Articles Posted in Caregivers

A state court has found that the plaintiff’s claim that a home health caregiver and agency may be liable for the caregiver’s negligence in supervising a patient but it did not amount to a medical negligence case.

Tammy Upchurch was an employee of Right at Home; she was assigned to provide at-home caregiving services to Ida Stratz. During Upchurch’s shift, she fell asleep. While Upchurch was sleeping, Stratz wandered outside her residence. Several hours later, she was found lying face-down in the snow, unconscious.

Stratz was taken to a nearby hospital where she died. Stratz’s estate sued Upchurch and Right at Home, alleging liability for Stratz’s death.

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Dolores Trendell, 85, was admitted to Clare Oaks for rehabilitation following a fractured ankle.  She suffered from atrial fibrillation, which put her at risk for developing blood clots and suffering strokes and had been taking Coumadin as a blood thinner for years. Trendell was admitted to this nursing home facility on Feb. 23, 2011. Less than a month later, a nurse at Clare Oaks documents that Dr. Percival Bigol, the doctor responsible for managing her medication, spoke to the nurse by phone and ordered the Coumadin discontinued.

The nurse, Christina Martinez, did so and documented the change twice, but chose not to include it in the “physician orders” section of Trendell’s medical chart.

Dr. Bigol denied ever giving the order or being aware of the change at the time. Trendell ceased receiving Coumadin on March 16 and suffered a stroke two weeks later.

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Minnie Pearson was admitted to Carrington Place of St. Charles after she suffered a stroke. She was in her mid-70s at the time. About a month after her admission, nursing aide Heather Clark administered hydralazine to Pearson although it was another patient’s medication. She then became unresponsive and hypotensive.

The nursing home staff responded by attempting resuscitation and later called 911. However, Pearson died several months later. She was survived by four adult children.

The Pearson estate and family sued the nursing home, Heather Clark and her employer, Accountable Healthcare Staffing, alleging negligent administration of the hydralazine and choosing not to timely summon emergency medical assistance.

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Tho Nguyen, 43, suffered from a traumatic brain injury and quadriplegia. He lived in a private home and received services from a non-profit corporation that provided community-based care to persons with disabilities.

Nguyen’s sister, who was his guardian, learned that he suffered a bruise on his left side, allegedly coming from an incident in which a caregiver pulled him from his wheelchair and kicked him while he was lying on the ground. Nguyen’s sister, on his behalf, sued the community-based care center alleging negligent hiring, supervision and retention of the aide who, plaintiff asserted, was previously named in a domestic dispute.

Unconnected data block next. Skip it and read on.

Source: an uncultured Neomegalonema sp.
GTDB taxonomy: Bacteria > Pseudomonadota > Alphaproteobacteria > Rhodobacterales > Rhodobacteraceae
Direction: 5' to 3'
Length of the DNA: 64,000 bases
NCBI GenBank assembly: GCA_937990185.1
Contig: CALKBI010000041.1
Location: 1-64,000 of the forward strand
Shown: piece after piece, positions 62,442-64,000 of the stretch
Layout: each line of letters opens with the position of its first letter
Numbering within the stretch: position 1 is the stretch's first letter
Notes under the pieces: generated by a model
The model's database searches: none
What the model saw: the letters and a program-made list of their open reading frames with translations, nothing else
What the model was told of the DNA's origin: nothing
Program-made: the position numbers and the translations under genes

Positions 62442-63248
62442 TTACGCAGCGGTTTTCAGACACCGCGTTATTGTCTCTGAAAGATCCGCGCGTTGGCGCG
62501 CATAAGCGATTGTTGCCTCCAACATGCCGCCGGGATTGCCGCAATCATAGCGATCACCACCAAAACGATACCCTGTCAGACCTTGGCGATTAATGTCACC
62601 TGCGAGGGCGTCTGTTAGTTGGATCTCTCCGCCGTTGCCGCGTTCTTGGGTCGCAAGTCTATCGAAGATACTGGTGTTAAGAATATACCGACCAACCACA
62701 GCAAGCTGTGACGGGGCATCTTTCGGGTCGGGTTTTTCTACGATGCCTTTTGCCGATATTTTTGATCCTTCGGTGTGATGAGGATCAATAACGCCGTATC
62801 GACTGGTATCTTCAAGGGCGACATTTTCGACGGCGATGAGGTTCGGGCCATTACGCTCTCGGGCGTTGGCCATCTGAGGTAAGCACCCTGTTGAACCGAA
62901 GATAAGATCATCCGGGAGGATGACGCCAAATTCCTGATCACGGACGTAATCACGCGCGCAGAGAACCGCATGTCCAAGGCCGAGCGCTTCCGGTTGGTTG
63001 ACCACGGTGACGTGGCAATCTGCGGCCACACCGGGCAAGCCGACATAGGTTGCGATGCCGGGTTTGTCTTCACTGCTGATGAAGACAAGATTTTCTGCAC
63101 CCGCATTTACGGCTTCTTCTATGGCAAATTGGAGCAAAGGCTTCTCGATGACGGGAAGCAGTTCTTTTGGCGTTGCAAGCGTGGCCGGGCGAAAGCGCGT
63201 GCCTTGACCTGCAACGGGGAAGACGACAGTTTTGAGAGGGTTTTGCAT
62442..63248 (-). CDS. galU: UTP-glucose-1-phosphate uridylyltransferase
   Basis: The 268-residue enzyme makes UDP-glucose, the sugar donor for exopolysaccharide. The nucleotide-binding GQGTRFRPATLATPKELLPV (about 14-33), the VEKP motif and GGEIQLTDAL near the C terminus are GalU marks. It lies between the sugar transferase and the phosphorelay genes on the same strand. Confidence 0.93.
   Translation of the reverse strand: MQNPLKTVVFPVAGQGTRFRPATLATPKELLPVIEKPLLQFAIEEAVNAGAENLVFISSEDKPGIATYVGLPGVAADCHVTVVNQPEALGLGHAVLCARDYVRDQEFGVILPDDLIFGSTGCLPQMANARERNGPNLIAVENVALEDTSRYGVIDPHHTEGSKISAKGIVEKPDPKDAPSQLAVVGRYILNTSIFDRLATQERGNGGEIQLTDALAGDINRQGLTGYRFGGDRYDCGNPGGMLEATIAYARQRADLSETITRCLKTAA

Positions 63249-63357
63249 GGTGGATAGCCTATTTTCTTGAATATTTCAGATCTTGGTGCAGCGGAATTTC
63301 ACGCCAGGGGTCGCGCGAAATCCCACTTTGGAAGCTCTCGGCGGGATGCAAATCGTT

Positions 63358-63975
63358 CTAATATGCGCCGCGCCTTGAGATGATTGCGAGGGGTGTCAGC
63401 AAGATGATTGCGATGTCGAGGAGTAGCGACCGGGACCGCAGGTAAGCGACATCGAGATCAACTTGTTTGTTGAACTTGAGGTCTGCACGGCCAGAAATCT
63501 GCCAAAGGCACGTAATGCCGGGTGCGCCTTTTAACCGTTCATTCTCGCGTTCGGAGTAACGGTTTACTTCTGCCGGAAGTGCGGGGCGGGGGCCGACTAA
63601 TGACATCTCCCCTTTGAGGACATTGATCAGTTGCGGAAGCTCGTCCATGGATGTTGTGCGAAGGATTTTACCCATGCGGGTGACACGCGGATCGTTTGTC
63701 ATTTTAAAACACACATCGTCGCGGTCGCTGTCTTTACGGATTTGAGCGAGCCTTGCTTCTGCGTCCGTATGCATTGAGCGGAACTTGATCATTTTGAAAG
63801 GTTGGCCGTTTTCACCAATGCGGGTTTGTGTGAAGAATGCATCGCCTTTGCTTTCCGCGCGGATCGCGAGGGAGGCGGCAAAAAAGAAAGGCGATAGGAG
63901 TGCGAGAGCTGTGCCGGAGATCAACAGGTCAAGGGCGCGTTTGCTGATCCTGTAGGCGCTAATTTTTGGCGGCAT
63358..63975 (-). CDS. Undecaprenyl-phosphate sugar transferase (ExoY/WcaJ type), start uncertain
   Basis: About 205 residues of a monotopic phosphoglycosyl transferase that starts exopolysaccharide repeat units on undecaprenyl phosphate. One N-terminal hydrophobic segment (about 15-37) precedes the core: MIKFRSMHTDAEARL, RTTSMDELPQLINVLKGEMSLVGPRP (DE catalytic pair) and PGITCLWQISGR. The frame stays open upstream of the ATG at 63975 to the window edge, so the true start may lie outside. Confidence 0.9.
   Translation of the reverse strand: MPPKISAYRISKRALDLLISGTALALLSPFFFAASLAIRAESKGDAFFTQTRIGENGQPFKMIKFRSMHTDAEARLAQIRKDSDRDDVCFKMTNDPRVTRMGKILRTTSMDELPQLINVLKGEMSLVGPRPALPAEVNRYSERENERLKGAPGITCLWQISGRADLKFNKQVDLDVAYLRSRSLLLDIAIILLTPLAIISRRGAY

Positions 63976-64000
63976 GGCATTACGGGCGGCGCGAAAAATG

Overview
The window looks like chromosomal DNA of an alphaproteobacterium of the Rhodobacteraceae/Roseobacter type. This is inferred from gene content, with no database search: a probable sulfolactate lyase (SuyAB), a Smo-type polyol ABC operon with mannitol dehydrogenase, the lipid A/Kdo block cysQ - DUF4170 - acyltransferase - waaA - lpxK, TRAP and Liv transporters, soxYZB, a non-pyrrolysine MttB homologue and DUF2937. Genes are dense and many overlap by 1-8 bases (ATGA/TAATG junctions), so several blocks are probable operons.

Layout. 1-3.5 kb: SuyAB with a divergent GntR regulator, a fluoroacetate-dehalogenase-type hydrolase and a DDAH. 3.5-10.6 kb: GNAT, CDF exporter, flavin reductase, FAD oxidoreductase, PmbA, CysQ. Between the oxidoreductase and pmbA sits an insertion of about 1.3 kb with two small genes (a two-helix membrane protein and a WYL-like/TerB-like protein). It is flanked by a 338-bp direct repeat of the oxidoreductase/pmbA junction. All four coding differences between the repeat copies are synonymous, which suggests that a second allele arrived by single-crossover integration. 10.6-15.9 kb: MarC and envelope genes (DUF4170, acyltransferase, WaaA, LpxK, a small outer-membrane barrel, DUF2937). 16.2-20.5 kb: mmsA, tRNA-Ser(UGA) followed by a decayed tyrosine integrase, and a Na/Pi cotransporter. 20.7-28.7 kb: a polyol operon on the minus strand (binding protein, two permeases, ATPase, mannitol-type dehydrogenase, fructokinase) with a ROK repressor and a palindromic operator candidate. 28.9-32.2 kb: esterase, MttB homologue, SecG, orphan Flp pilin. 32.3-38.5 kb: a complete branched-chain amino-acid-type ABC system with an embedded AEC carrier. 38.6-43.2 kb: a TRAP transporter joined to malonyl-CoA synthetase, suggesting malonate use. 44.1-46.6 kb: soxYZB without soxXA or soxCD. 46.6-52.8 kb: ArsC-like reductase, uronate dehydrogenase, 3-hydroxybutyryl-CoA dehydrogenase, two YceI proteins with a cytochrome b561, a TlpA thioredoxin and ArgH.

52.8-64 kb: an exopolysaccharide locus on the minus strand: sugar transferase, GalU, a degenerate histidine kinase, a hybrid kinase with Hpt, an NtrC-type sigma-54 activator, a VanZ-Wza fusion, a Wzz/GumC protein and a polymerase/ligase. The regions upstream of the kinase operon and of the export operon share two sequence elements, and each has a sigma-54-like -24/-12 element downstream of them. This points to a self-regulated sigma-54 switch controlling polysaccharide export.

The defendant denied the incident ever took place but still settled the case.

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Jovan Hinich was 28 years old and suffered from a neurological disorder that limited his mental capacity to that of a toddler. He lived at Next Step in Community Living facility, where his care plan required him to be supervised while eating and for his food to be cut into bite-sized pieces due to his tendency to eat quickly and swallow food without chewing it.

While he was traveling by van to his day program at the Milwaukee Center for Independence (MCFI), he was allowed to access his lunch, including a sandwich. After arriving at MCFI, Hinich collapsed from an obstructed airway. Part of the sandwich was later removed from his throat.

Hinich suffered cardiopulmonary arrest, which resulted in severe brain damage.  He now resides at a facility for those with brain injuries.

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Violet Moseson, a 97-year-old resident of an assisted living facility, was mandated to be checked on every morning. The facility was to perform safety checks each morning for this resident and others. At the time of this occurrence, the electronic system through which the facility was supposed to communicate with Moseson was not turned on in her apartment when she moved in.

A week later, Moseson fell in her apartment at night. It was alleged that she spent the next 2-3 days trying to get help. There was a trail of blood and excrement in her apartment when a family member found her lying on the floor. Because of the severity of the fall, Moseson suffered spinal fractures, contusions as well as progressive dementia. Moseson died several months later and is survived by her two adult sons.